Obscured by time and nature, the Comanche Trail that once cut through West Texas is now more a legend than a fact, but its traces can be found on old maps, in history books and novels and, in a few places, still engraved into the desert soil. According to Big Bend National Park archeologist Tom Alex, the remains of the trail’s networks in the park are readily apparent only from an aerial perspective these days, but it is still quite visible on the ground near Fort Stockton.

What was the Comanche Trail? What was it used for? How was it forged?

These questions can only be answered by first understanding the revolutionary encounter of the nomadic, buffalo-hunting Comanches with the horse. Before that fateful meeting, Comanches, a branch of Shoshones from what is now Wyoming, had been considered a backward people by other Plains Indians. They neither wove nor made pots. Their society was flat and simple with neither religious nor military chiefs beyond the leaders of small hunting bands. They had been kicked around and pushed hither and yon by other nations. Until, that is, they mount- ed horses. Then everything changed – irrevocably.

The Comanches’ astonishing horse- back rise to dominance of much of the Great Plains of Texas, Oklahoma, New Mexico, Colorado and Kansas was based on their unparalleled proficiency in all things equine. Unlike most other Indians, they selectively bred their own horses and even gelded them for battle, and they disdained the Apache practice of eating horseflesh.

While the Apache, Kiowa, Sioux, Cheyenne, Blackfoot, Crow and others certainly prospered utilizing horses, none approached the expertise of the Comanches, who, within a few generations, so mastered horsemanship that Col. Richard Dodge, one of the first American military commanders to observe their skill, called them the “finest light cavalry in the world.”

What is astounding is that this revolution occurred largely beyond the knowledge and reach of the Europeans and Americans who had unwittingly provided the stray horses upon which the Comanches built their realm.

By the time the American settlers and military were aware that they even existed, the People, as they called themselves, had fought for and won vast stretches of the Great Plains’ buffalo-hunting grounds from other nations. Their empire encompassed 240,000 square miles of what historian T. S. Fehrenbach refers to as the “richest portions of the North American bison plains, the southern stretches below the Arkansas.”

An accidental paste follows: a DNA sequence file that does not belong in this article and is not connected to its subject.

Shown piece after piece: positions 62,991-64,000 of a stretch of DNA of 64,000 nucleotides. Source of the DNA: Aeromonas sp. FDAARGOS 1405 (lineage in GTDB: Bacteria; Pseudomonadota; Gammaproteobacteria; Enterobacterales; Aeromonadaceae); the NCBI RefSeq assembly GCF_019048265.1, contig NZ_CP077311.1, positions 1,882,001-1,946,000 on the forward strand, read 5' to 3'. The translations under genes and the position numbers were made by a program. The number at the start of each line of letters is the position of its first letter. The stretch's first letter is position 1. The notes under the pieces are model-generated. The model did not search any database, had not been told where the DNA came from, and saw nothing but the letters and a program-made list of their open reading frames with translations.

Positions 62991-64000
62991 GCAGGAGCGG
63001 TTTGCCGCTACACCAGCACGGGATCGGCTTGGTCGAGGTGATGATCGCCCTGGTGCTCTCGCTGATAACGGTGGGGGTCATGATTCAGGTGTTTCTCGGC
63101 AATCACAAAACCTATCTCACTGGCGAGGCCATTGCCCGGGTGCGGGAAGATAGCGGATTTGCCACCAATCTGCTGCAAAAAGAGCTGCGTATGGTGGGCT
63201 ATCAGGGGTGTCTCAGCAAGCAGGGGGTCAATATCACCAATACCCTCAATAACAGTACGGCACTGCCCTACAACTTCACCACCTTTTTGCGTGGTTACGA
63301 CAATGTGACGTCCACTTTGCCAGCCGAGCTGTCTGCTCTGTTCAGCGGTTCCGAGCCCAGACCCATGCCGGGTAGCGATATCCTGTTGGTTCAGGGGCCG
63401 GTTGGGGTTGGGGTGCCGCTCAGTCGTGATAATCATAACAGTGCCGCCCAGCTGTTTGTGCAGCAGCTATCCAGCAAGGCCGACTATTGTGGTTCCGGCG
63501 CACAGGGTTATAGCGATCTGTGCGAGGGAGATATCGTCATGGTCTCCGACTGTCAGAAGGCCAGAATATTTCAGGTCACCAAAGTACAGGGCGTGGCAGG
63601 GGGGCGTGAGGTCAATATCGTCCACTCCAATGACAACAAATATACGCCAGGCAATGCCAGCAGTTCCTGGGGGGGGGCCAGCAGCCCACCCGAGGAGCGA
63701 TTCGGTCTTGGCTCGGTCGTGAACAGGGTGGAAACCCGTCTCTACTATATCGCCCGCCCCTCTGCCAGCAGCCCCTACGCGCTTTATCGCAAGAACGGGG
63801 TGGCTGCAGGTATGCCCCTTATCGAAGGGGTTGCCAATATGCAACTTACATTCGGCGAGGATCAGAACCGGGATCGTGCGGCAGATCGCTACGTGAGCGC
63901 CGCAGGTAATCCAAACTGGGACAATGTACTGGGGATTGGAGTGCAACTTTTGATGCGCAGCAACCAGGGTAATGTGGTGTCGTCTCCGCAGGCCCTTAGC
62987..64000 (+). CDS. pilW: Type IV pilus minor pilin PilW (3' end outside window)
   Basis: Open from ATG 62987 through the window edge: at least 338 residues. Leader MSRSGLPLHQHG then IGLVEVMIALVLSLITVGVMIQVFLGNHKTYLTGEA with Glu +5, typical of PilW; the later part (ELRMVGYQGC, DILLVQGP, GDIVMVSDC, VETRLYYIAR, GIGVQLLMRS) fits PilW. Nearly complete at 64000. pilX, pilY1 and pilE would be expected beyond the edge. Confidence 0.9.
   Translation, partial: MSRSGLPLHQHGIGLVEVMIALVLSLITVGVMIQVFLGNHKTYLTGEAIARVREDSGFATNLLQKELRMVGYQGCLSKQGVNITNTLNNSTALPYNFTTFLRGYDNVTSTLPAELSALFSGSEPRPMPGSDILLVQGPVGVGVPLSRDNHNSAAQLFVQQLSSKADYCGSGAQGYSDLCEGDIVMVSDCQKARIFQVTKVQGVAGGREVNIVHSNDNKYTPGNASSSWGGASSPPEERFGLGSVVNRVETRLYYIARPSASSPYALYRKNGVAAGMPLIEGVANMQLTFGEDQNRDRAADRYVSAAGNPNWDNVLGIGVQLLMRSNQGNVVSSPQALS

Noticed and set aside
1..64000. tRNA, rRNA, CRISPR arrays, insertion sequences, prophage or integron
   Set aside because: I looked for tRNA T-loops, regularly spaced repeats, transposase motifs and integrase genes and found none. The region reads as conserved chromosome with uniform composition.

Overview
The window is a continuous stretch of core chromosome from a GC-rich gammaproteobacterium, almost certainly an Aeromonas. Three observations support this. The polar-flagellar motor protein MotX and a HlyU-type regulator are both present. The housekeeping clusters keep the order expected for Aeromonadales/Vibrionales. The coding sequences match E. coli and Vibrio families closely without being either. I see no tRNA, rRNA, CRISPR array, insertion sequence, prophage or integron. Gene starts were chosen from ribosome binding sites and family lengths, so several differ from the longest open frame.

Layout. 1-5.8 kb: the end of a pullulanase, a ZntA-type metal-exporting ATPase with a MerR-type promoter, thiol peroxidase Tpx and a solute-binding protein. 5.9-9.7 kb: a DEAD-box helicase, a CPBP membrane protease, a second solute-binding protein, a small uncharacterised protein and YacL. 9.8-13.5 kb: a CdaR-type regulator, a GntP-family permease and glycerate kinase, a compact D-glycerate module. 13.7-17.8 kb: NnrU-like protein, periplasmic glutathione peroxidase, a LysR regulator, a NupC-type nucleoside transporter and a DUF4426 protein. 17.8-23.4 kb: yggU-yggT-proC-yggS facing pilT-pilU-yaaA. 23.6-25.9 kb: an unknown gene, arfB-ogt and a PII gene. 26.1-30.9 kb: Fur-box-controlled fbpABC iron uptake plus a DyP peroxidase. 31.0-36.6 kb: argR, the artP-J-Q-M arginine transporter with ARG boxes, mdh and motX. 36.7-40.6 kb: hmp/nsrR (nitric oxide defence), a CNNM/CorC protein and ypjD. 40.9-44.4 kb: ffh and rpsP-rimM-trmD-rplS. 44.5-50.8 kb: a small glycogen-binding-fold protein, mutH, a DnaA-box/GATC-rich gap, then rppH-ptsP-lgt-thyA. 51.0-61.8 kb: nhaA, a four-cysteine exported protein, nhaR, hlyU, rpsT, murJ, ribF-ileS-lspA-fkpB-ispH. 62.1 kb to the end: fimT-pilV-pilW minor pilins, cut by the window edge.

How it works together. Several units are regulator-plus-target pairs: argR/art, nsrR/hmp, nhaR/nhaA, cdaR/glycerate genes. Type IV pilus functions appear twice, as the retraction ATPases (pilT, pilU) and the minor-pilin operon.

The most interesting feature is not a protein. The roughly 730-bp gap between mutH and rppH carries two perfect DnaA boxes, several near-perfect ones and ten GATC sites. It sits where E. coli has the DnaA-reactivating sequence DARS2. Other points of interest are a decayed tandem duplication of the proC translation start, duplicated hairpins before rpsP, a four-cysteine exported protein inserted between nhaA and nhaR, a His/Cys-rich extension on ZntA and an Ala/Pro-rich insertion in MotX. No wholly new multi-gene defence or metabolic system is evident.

The profound bond between warrior and horse began early in life. Comanche children the age of modern day-school- ers played games on horseback to learn skills that would serve them in future battles and raids. Games included pick- ing up objects from the ground while riding at full gallop, practice for rescuing fallen battlefield comrades.

Contrary to the depictions in John Ford Westerns, it was Comanches, rather than Apaches, who originated the tactic of surrounding their prey in concentric, opposite-turning wheel formations. And it was Comanches who devised the art of sliding to the side of the horse in order to shoot from under its neck. In this fashion, according to Empire of the Summer Moon by S. C. Gwynne, a warrior could “loose twenty arrows in the time it took a soldier to load and fire one round from his musket.” Also according to Gwynne, “It was not uncommon for a Comanche warrior to have one hundred to two hundred mounts, or for a chief to have fifteen hundred.”

The Comanche story is rife with superlatives. They were arguably the most powerful group of Indians in North America. They couldn’t be out-ridden. They couldn’t be outshot. They controlled more territory and owned more horses than anyone else – which brings us back to the creation of the Comanche Trail. If Willie Sutton robbed banks because that’s where the money was, by the early 19th century Comanches raided Mexico because that’s where the horses were. Lots of horses. Relatively unguarded horses.

The Spanish presidios along the northeastern edge of Mexico were widely scattered, and the settlements between and beyond them were, therefore, insufficiently protected. Like a magnet over iron filings, their vulnerability and rich pickings annually enticed Comanche raiding parties across the West Texas desert during the summer and early fall. The raids, often occurring by the light of the full moon, inspired the term Comanche Moon – a time of sleepless fear for the Comanches’ targets.